Definition of Caveat Emptor
The term caveat emptor is a Latin expression for “let the buyer beware.” It refers to the responsibility of a buyer to examine every aspect of a property before putting in an offer or buying the real estate property.
Why is this term important?
It is important that the buyer of a property is aware of all of their responsibilities before they purchase a home, and this is true for both resale homes and for new-build houses and condominiums. While sellers cannot hide latent defects—problems with the home that cannot easily be seen, such as prior basement flooding or internal wiring damage—sellers are not responsible for notifying potential buyers of possible problems, such as broken windows or an old or undersized furnace.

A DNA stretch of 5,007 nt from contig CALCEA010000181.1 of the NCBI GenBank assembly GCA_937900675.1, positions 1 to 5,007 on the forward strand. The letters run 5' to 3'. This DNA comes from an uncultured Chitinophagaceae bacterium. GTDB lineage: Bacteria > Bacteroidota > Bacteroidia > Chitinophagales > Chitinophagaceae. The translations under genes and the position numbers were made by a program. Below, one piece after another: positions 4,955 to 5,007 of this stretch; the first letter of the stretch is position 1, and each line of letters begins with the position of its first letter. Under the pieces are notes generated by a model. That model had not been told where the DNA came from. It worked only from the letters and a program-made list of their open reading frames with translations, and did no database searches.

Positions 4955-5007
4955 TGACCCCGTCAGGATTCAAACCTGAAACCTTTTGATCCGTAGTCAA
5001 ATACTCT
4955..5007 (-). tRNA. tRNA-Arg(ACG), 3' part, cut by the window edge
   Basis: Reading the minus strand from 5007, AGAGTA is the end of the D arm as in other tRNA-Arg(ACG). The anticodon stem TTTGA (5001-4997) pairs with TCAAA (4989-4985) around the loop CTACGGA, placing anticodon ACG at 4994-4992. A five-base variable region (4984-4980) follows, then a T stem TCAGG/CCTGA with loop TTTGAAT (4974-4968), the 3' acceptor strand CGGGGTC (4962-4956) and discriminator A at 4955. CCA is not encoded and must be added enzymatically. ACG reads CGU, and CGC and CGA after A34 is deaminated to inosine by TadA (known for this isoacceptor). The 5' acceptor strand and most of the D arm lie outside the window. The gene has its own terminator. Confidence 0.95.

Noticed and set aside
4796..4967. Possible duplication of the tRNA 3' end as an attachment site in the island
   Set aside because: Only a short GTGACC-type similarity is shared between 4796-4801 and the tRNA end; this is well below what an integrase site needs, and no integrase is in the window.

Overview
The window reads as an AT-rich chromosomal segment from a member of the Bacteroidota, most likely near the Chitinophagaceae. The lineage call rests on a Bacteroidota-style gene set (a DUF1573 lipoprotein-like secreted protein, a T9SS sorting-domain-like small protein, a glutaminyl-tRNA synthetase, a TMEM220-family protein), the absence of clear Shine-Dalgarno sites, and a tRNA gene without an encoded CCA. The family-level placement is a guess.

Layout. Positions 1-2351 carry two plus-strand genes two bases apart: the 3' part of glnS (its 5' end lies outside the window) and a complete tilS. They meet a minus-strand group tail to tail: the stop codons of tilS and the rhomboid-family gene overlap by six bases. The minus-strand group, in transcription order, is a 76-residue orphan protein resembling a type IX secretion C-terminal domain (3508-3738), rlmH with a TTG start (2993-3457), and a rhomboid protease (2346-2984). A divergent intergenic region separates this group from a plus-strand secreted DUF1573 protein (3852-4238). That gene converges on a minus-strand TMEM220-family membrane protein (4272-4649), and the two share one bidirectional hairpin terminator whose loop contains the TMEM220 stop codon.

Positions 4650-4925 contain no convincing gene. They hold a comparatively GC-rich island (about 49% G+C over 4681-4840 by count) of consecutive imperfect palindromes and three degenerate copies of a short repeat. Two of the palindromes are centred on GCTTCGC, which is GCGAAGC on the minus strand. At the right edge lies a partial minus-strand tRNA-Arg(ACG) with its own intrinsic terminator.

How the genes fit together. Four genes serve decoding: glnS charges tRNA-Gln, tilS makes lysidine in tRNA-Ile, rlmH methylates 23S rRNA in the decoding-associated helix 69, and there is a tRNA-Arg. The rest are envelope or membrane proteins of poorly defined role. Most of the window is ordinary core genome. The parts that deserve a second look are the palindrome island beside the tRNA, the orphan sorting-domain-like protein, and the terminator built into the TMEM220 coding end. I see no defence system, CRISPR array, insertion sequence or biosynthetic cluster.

Examples of term
A potential home buyer may overlook a crack or flaw in a ceiling, but the responsibility would then be on the buyer if, at a later time, it was discovered that this crack was evidence of a potential roof collapse. That’s because the buyer could have paid for a careful home inspection that would’ve caught the potential problem and allowed the buyer to make a more educated purchasing decision.